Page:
Calvin Edwin Ripken, Jr. was born in Havre de Grace, Maryland, on August 24, 1960. Cal’s father, Cal Sr., was a catcher with Baltimore minor league teams. Cal learned a lot about baseball because he was always at the ballpark with his dad and had the chance to interact with the players. When Cal Sr. became a coach for the Baltimore Orioles, Cal practiced with the players and learned on-field strategies from them. Cal Jr. was an honor roll student at Aberdeen High where he played soccer as well as baseball. In his senior year, he helped Aberdeen win the Maryland State Championship.
The Baltimore Orioles drafted Cal after he finished high school. He played on several of their minor league teams. While he was playing for the Rochester Red Wings, Cal played in the longest game in the history of professional baseball. The Red Wings and the Pawtucket Red Sox were tied at 2-2 after 32 innings when the umpires stopped the game at 4:00 A.M. When the game was resumed a couple months later, the Red Sox won 3-2 in the 33rd inning. The game took eight hours and 25 minutes. Wade Boggs played for the Red Sox and Cal Ripken, Jr. played third base for the Red Wings.
In 1981, Cal moved up to the Major Leagues and played shortstop and third base for the Baltimore Orioles. Cal would go on to have one of the most brilliant and storied careers in baseball history and would become the most beloved sports figure in Baltimore history.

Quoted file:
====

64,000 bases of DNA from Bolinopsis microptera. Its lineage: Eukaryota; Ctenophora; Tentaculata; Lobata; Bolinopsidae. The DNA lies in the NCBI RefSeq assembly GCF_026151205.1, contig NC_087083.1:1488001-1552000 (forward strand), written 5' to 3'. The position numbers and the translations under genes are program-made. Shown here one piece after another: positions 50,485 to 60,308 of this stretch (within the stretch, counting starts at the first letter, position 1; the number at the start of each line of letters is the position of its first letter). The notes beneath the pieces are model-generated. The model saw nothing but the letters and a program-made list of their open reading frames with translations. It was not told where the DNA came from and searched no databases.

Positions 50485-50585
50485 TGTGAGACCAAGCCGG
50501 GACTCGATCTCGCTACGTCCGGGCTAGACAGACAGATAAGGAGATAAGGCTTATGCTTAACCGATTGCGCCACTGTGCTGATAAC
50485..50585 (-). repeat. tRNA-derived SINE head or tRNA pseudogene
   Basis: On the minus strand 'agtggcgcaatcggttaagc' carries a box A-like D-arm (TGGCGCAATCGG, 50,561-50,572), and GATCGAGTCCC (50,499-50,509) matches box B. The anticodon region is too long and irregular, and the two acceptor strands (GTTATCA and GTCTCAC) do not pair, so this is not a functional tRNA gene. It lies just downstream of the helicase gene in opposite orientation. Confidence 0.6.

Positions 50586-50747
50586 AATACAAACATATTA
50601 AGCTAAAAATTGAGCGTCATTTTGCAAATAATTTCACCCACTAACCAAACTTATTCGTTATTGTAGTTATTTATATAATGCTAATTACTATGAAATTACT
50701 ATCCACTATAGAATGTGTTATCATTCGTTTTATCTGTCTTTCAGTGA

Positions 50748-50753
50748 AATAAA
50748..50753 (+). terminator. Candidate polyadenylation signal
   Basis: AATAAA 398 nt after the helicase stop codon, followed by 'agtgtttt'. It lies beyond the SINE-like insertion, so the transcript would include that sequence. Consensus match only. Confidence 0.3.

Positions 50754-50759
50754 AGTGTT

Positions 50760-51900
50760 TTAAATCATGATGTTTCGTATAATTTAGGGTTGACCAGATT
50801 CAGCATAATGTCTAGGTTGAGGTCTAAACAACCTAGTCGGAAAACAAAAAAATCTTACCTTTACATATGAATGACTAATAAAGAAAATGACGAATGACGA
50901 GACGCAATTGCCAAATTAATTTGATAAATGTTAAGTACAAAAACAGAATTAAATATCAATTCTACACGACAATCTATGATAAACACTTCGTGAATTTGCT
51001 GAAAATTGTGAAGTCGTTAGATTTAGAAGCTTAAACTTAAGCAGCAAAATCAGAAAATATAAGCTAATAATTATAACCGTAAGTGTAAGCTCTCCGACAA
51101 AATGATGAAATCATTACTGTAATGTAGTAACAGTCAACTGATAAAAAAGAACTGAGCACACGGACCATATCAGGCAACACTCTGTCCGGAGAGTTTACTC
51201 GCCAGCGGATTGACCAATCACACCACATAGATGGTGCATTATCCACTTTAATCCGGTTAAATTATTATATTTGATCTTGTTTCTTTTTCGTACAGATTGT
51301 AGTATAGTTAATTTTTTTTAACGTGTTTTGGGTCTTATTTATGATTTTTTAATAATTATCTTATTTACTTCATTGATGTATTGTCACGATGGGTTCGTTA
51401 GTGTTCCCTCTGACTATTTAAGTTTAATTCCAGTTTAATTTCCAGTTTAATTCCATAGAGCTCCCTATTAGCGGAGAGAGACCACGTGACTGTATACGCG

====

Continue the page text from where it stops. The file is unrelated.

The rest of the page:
Cal is one of only eight baseball players to have at least 400 home runs and 3,000 hits in his career. Cal is most famous for setting the record as the player to play in the most consecutive baseball games – 2,632. His lifetime batting average was .276 with 3,184 hits, 431 home runs and 1,695 RBIs. He was on the All Star team 19 times, won two Gold Glove awards and eight Silver Slugger awards. He was the American League MVP twice and the American League Rookie of the year in 1982. In 1992, he received the Roberto Clemente Award for sportsmanship, community involvement, and contributions to his team. In 1995, Sports Illustrated chose him as Sportsman of the Year and the Associated Press chose him as Athlete of the Year.
Cal often talks about the “Oriole Way” which stresses the importance of fundamentals, professionalism, and hard work. He has always been an outstanding role model because of his integrity. He formed the Cal Ripken, Sr. foundation in honor of his father. It supports youth baseball and helps disadvantaged young people. The foundation donated $1 million to “Reviving Baseball in the Inner City” in 2007. In 2007, Ripken and other athletes (including Mia Hamm, Muhammad Ali, Jeff Gordon, Tony Hawk and others) founded Athletes for Hope, which finds ways for professional athletes and community volunteers to get involved in charitable causes. He has written The Ripken Way: A Manual for Baseball and Life and Parenting Young Athletes the Ripken Way: Ensuring the Best Experience for Your Kids in Any Sport. Along with his charity work and youth baseball camps, Cal writes a sports advice column for youth each week. He has also made baseball training videos.
His number "8" was retired by the Orioles in 2,001, and they unveiled his statue at the picnic grounds at Camden Yards (their home stadium) in 2012.